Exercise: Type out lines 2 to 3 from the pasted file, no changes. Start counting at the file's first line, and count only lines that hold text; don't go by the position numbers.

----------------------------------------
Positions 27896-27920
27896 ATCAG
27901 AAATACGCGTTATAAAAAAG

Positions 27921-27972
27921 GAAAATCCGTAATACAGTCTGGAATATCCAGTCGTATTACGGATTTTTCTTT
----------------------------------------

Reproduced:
27896 ATCAG
27901 AAATACGCGTTATAAAAAAG